An objective assessment of the effects of the appreciation of the Canadian dollar in 2003 and 2004 on exports and imports requires a detailed review of the numerous other factors which may have been at play. Dion, Laurence, and Zheng discuss the influences that have affected Canada's international trade over the past two years, including exchange rate movements, global and sector-specific shocks, constraints on the domestic supply of a few products, and competition from emerging economies, most notably, China. The analysis is complemented with econometric models developed at the Bank which provide statistically valid estimates of the contribution of the Canadian-dollar appreciation to the recent developments in exports and imports.
To track how firms were affected by the appreciation of the Canadian dollar in 2003 and 2004 and the steps they took in response, the Bank included supplementary questions in the quarterly Business Outlook Survey conducted by its regional offices. About half of the firms surveyed reported being adversely affected, one-quarter experienced a favourable impact, and the remainder reported no effect. Jean Mair classifies and summarizes the firms' responses, identifying the sectors that were most and least affected. Causes of the impacts are identified, as well as the actions firms took as a result of the appreciation. The article looks at these actions over time to see what they tell us about firms' adjustment process.
Understanding what causes the exchange rate to move has been on ongoing challenge for economists. Despite extensive research, traditional macro models of exchange rate determination—with the exception of the Bank of Canada's exchange rate equation—have typically not fared well, motivating economists to explore new ways to model exchange rate movements that incorporate more complex and realistic settings. Within the context of the sharp appreciation of the Canadian dollar in 2003 and 2004, Bailliu and King review the macroeconomic models of exchange rates, as well as the micro-structure studies that highlight the importance of trading mechanisms, information asymmetry, and investor heterogeneity for explaining short-term dynamics in exchange rates. In addition to summarizing the current state of knowledge, they highlight recent advances and identify promising alternative approaches.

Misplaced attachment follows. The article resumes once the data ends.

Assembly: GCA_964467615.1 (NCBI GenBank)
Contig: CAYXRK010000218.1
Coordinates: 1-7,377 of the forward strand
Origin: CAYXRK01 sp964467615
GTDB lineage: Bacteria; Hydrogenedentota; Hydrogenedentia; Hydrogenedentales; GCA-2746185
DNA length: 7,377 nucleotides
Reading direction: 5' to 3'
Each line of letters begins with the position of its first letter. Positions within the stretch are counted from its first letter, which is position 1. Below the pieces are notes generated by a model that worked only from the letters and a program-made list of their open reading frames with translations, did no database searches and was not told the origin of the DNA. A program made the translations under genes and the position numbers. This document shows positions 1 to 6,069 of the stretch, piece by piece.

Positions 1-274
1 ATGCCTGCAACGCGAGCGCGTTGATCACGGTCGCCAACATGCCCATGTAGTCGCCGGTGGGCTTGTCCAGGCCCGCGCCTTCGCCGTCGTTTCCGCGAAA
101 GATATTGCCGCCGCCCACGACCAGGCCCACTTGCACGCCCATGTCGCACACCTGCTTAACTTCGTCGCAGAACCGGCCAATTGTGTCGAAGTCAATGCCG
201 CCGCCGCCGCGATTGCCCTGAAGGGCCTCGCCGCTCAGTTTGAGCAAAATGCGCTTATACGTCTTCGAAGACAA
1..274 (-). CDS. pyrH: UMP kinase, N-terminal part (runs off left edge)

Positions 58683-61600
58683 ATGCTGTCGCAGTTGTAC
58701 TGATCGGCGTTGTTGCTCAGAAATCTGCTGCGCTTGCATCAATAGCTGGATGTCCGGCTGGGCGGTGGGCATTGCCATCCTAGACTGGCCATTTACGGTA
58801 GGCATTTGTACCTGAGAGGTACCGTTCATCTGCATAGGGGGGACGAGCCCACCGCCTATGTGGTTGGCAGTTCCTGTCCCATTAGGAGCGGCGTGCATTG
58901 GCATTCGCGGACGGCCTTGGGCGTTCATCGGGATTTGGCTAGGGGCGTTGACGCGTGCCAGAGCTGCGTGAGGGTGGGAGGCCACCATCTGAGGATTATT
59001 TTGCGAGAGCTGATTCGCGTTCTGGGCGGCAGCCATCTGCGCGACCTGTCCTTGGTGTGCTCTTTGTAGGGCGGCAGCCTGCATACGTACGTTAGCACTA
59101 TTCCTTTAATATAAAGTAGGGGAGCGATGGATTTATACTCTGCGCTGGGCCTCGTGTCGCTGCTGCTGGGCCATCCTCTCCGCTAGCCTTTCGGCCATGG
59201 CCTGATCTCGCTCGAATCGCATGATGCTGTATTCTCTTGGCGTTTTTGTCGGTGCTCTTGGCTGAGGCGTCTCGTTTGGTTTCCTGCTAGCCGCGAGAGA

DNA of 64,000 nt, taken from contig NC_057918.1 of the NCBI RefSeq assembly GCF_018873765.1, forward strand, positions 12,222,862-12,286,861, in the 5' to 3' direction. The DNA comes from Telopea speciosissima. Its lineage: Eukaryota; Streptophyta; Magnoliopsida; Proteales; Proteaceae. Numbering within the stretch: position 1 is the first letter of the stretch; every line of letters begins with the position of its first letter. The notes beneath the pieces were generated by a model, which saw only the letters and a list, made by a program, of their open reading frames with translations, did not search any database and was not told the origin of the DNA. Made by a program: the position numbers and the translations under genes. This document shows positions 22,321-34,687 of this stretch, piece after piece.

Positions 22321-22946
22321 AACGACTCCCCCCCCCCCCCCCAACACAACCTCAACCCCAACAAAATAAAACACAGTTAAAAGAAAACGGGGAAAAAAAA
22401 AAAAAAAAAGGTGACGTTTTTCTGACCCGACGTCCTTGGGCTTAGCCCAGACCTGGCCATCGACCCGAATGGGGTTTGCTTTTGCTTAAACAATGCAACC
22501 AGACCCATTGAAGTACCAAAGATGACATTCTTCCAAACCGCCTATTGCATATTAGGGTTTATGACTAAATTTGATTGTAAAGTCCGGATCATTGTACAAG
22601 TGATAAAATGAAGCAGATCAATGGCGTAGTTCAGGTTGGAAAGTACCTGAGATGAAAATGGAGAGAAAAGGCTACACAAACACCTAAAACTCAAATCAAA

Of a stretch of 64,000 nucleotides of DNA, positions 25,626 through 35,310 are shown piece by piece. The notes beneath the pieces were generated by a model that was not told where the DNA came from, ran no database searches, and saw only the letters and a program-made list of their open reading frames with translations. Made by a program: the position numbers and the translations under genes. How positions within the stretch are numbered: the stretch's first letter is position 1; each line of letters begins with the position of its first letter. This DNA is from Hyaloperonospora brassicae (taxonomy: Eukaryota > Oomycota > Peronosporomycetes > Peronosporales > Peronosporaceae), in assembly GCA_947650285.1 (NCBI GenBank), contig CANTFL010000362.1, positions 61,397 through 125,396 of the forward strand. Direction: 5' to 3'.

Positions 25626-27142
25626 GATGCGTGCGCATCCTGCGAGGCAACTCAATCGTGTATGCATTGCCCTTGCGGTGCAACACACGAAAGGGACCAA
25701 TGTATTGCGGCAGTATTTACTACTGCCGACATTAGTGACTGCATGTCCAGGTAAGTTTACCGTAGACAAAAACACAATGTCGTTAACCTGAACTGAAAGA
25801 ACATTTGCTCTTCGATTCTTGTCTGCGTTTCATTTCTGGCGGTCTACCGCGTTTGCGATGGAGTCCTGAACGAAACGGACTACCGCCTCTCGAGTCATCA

An essential element of the Bank of Canada's inflation-targeting framework is a floating exchange rate that is free to adjust in response to shocks that affect the Canadian and world economies. This floating rate plays an important role in the transmission mechanism for monetary policy. A practical question is how the Bank of Canada incorporates currency movements into the monetary policy decision-making process. Only after determining the cause and persistence of exchange rate change, and its likely net effect on aggregate demand, can the Bank decide on the appropriate policy response to keep inflation low, stable, and predictable. Ragan reviews the need to target inflation and the transmission mechanism for monetary policy, including the role of the exchange rate, before describing two types of exchange rate movements and their implications for monetary policy.